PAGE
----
Anyone who wishes to use a 3D printer must have a Chattanooga Public Library card in good standing, meaning that they must not have greater than $5.00 in fines and their registration must not have expired.

Anyone who uses the 3D printer will be charged $0.06 cents per gram of PLA plastic used. The amount of plastic used will be determined when the library employee who is working with the patron previews the 3D print.

The 2nd Floor 3D Printer is for ages 0-18 only.

Users will get a maximum 30-45 minutes per day to 3D print an object, as the 2nd Floor 3D printer is designed to be used as a basic introduction to 3D printing.

So why the changes?  Well, to be honest with you there were really no problems with the first version of the program to begin! It worked well. Kids, Tweens, and Teens got their assignment and they completed them when they visited the library.  Megan Emery and I made every intent to add more challenges to the program but….simply stated we just didn’t have enough staff time to make those other challenges happen.

Our summer at the Chattanooga Public Library is what really made us rethink this program. We were slammed with visitors to the library this summer (a VERY good thing) and we couldn’t really focus on getting each kid, tween, and teen updated on the program. Instead, we took an introductory “here’s the 3D printer, here’s Tinkercad and Thingiverse, you have this amount of time, have fun and we’re totally here to help” approach.  It allowed us to give the 3D printing experience to more of our community which is something we wanted to do.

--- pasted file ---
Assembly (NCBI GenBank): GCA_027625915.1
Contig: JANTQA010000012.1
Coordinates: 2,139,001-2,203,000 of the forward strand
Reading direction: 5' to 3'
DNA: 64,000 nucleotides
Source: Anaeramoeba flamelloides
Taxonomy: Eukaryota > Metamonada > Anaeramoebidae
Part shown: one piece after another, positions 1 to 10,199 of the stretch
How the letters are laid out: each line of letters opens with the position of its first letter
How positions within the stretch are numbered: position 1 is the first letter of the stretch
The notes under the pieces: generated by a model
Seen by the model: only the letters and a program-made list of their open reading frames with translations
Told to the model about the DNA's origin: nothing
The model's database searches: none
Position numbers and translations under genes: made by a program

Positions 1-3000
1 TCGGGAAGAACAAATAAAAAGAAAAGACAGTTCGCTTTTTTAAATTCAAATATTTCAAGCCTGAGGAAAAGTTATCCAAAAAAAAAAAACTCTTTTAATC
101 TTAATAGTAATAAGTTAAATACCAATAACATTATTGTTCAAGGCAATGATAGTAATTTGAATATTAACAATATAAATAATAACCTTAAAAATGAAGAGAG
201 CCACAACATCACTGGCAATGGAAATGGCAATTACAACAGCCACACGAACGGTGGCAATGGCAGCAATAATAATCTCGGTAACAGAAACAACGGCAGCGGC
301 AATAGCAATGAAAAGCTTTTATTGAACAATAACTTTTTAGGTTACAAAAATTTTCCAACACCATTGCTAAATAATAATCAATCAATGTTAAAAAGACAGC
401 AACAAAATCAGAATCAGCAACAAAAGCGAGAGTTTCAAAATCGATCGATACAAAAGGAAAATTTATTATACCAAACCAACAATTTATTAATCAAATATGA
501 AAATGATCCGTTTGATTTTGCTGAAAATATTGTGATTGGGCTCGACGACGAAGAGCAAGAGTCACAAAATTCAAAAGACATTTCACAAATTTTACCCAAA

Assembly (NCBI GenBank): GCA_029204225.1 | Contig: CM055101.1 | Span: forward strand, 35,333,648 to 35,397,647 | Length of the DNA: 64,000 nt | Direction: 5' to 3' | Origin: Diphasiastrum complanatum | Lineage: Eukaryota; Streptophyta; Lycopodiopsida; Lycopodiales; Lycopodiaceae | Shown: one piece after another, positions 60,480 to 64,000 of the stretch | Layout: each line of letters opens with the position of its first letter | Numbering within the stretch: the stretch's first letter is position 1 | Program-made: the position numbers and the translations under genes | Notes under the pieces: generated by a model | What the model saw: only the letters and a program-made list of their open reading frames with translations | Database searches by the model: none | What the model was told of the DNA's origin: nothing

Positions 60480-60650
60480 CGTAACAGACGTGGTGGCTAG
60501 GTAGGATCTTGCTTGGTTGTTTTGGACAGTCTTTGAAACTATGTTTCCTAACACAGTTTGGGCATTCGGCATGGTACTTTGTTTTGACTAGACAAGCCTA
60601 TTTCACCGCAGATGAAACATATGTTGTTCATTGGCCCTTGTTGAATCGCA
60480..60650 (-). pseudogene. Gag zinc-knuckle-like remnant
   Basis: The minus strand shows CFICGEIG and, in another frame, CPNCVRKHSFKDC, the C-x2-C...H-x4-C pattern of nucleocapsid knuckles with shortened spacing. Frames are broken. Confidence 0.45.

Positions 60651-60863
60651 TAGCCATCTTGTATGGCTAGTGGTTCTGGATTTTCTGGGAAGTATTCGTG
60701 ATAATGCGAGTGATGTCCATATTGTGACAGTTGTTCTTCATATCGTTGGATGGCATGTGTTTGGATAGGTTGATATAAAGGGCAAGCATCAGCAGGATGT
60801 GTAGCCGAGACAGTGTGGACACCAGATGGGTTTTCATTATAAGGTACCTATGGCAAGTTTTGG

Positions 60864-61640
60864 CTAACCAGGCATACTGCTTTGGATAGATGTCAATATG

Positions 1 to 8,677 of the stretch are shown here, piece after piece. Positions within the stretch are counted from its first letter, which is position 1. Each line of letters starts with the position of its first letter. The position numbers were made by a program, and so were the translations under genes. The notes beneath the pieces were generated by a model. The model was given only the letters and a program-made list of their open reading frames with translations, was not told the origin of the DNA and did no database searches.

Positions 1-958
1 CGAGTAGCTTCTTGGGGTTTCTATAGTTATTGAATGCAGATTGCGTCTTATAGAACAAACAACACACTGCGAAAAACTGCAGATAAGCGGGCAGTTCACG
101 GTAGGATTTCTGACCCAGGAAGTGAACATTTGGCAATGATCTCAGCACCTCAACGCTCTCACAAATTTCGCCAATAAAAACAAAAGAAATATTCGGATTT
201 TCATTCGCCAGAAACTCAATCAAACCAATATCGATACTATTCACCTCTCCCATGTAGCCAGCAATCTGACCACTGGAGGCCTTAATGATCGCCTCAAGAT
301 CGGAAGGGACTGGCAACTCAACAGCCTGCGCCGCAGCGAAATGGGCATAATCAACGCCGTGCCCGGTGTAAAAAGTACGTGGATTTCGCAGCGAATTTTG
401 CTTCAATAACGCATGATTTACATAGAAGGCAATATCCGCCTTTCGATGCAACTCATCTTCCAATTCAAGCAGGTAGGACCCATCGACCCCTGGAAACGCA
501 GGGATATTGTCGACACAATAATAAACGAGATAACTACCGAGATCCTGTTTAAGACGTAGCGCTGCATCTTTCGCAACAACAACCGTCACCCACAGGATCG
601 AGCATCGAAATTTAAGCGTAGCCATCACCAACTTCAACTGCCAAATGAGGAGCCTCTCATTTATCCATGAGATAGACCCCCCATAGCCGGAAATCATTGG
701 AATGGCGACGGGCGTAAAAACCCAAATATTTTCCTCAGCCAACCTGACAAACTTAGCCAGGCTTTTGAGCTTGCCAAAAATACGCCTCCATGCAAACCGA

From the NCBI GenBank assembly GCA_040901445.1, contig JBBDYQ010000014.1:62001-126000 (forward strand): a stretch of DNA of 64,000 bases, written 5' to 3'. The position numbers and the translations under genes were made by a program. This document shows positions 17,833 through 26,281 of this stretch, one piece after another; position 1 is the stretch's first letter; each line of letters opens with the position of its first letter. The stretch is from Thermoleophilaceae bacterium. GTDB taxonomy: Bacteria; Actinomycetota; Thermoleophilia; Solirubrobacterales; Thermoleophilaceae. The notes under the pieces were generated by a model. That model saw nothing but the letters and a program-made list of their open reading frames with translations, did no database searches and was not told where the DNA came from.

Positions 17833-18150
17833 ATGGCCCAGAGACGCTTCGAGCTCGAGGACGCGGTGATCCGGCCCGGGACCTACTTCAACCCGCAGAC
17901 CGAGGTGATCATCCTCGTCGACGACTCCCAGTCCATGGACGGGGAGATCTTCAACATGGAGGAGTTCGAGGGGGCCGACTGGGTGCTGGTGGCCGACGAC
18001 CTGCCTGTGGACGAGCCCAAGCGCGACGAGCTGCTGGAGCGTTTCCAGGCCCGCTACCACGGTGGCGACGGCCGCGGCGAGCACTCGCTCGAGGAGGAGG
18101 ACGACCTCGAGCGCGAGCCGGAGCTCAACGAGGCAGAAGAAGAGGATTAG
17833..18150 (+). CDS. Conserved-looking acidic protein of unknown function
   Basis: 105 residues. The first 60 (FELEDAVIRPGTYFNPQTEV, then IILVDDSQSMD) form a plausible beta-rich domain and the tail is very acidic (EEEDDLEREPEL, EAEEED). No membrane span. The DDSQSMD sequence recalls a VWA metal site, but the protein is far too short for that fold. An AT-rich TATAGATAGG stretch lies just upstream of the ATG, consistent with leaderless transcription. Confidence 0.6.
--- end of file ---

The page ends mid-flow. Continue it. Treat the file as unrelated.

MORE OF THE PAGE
Why the charges you ask? It makes sense for the library to find a way to keep income coming into the library so that we can purchase the proper amount of PLA plastic needed. 6 cents per gram is not a lot in the long run. Will it deter some of the community from using the 3D printer? Of course, as money always will deter people from doing anything. But we are taking the approach of “it’s a small cost that helps us keep this service here for you” with the community. It’s a positive and honest message that needs to be told.

So hopefully it won’t take me another year to follow up on this, but I hope this is informative for everyone who reads it.  And if you have any questions, you can always email me about it at justinthelibrarian at gmail dot com.

Have a wonderful day!

Kids, Libraries, Management, Teens, Uncategorized

Youth Services in Public Libraries (some thoughts that I’m having circa September 2014)

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I think about Youth Services in Public Libraries more than the average human being. That is ok as it is my job and I make a living to provide for my family with these thoughts, ideas, and actions.

My mantra with library services in general is to keep pushing ahead and try new things. To be in a constant state of change is to always be on the top of your game. When you are on the top of your game, I believe that you are better able to provide for the needs of your community. Flexibility enables you to have a quick reaction. Too many times in libraries we are bogged down by the planning and talking about it process. Once that’s over, it is sometimes too late to give the community what it seeks. OK, back to the subject of this post.